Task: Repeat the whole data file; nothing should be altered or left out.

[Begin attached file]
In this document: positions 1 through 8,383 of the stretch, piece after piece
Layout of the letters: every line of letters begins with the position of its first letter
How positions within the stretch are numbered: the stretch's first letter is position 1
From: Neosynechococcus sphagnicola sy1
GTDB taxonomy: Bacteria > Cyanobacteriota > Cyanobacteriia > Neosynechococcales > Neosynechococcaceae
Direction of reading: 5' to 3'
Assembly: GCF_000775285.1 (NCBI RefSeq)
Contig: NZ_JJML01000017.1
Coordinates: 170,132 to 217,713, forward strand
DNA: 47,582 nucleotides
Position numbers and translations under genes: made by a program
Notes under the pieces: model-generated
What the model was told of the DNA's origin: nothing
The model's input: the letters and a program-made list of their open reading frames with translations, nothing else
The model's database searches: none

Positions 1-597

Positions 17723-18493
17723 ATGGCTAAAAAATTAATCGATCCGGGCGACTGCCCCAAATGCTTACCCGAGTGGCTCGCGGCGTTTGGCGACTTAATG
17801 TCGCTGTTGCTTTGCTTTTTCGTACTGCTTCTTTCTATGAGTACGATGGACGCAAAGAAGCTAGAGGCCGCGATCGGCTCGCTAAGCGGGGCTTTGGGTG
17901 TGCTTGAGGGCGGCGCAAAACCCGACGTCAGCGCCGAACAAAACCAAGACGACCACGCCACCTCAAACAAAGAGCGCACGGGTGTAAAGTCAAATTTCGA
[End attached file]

In this document: positions 1 through 8,383 of the stretch, piece after piece
Layout of the letters: every line of letters begins with the position of its first letter
How positions within the stretch are numbered: the stretch's first letter is position 1
From: Neosynechococcus sphagnicola sy1
GTDB taxonomy: Bacteria > Cyanobacteriota > Cyanobacteriia > Neosynechococcales > Neosynechococcaceae
Direction of reading: 5' to 3'
Assembly: GCF_000775285.1 (NCBI RefSeq)
Contig: NZ_JJML01000017.1
Coordinates: 170,132 to 217,713, forward strand
DNA: 47,582 nucleotides
Position numbers and translations under genes: made by a program
Notes under the pieces: model-generated
What the model was told of the DNA's origin: nothing
The model's input: the letters and a program-made list of their open reading frames with translations, nothing else
The model's database searches: none

Positions 1-597

Positions 17723-18493
17723 ATGGCTAAAAAATTAATCGATCCGGGCGACTGCCCCAAATGCTTACCCGAGTGGCTCGCGGCGTTTGGCGACTTAATG
17801 TCGCTGTTGCTTTGCTTTTTCGTACTGCTTCTTTCTATGAGTACGATGGACGCAAAGAAGCTAGAGGCCGCGATCGGCTCGCTAAGCGGGGCTTTGGGTG
17901 TGCTTGAGGGCGGCGCAAAACCCGACGTCAGCGCCGAACAAAACCAAGACGACCACGCCACCTCAAACAAAGAGCGCACGGGTGTAAAGTCAAATTTCGA